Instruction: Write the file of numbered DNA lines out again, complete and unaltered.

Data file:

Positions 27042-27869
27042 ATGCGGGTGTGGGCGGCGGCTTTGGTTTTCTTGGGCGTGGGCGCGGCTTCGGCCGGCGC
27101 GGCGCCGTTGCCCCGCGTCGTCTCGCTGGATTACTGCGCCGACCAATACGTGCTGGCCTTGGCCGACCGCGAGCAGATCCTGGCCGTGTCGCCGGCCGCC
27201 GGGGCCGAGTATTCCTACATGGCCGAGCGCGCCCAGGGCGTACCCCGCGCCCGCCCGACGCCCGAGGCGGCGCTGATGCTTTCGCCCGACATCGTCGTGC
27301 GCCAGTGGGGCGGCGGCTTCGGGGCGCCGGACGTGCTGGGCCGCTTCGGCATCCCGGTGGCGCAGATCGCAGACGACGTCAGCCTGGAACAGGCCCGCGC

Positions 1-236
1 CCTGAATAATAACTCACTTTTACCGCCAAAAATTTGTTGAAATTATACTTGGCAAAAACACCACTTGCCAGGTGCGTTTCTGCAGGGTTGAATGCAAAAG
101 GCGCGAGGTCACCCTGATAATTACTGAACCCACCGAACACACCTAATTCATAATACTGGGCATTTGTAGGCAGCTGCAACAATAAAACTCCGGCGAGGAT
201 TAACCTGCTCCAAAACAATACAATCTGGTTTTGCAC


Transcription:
Positions 27042-27869
27042 ATGCGGGTGTGGGCGGCGGCTTTGGTTTTCTTGGGCGTGGGCGCGGCTTCGGCCGGCGC
27101 GGCGCCGTTGCCCCGCGTCGTCTCGCTGGATTACTGCGCCGACCAATACGTGCTGGCCTTGGCCGACCGCGAGCAGATCCTGGCCGTGTCGCCGGCCGCC
27201 GGGGCCGAGTATTCCTACATGGCCGAGCGCGCCCAGGGCGTACCCCGCGCCCGCCCGACGCCCGAGGCGGCGCTGATGCTTTCGCCCGACATCGTCGTGC
27301 GCCAGTGGGGCGGCGGCTTCGGGGCGCCGGACGTGCTGGGCCGCTTCGGCATCCCGGTGGCGCAGATCGCAGACGACGTCAGCCTGGAACAGGCCCGCGC

Positions 1-236
1 CCTGAATAATAACTCACTTTTACCGCCAAAAATTTGTTGAAATTATACTTGGCAAAAACACCACTTGCCAGGTGCGTTTCTGCAGGGTTGAATGCAAAAG
101 GCGCGAGGTCACCCTGATAATTACTGAACCCACCGAACACACCTAATTCATAATACTGGGCATTTGTAGGCAGCTGCAACAATAAAACTCCGGCGAGGAT
201 TAACCTGCTCCAAAACAATACAATCTGGTTTTGCAC